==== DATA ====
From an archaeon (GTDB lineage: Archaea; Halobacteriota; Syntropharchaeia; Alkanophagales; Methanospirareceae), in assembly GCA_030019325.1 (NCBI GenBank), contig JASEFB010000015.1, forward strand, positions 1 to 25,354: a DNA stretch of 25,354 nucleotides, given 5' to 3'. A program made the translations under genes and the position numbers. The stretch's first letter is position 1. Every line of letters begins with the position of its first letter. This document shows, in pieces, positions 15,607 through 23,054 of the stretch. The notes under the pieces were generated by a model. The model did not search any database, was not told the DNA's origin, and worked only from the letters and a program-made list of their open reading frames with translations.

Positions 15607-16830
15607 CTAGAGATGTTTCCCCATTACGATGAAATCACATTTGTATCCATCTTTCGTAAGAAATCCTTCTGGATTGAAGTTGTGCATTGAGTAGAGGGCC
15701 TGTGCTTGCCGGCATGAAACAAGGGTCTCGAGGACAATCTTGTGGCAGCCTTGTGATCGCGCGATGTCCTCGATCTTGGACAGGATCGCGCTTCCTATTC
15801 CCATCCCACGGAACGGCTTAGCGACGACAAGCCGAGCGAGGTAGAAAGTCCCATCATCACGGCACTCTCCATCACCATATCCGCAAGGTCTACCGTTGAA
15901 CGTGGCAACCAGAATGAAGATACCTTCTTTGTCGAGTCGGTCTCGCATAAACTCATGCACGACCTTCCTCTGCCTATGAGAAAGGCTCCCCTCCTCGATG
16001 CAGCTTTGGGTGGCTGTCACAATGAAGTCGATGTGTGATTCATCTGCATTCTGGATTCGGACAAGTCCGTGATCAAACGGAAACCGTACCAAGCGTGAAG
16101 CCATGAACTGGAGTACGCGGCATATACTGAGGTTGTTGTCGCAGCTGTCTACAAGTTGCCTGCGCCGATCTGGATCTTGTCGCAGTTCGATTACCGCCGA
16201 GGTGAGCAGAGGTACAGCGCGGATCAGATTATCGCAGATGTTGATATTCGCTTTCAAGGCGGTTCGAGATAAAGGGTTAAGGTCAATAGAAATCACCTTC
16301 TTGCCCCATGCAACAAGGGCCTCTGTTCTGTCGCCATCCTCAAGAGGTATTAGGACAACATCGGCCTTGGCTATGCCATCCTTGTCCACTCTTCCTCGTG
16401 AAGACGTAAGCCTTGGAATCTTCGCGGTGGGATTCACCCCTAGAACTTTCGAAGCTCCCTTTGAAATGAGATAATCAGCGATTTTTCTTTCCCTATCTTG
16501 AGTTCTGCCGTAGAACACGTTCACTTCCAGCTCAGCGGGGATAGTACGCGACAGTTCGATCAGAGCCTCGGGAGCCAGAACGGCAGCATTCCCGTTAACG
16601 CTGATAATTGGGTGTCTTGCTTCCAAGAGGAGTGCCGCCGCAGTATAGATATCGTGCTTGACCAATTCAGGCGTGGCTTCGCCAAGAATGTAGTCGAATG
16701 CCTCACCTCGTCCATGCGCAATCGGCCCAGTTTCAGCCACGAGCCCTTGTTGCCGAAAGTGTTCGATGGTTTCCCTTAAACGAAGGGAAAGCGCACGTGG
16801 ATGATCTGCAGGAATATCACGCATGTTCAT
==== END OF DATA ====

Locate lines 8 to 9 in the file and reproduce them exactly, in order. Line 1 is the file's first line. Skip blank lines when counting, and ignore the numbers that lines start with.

16101 CCATGAACTGGAGTACGCGGCATATACTGAGGTTGTTGTCGCAGCTGTCTACAAGTTGCCTGCGCCGATCTGGATCTTGTCGCAGTTCGATTACCGCCGA
16201 GGTGAGCAGAGGTACAGCGCGGATCAGATTATCGCAGATGTTGATATTCGCTTTCAAGGCGGTTCGAGATAAAGGGTTAAGGTCAATAGAAATCACCTTC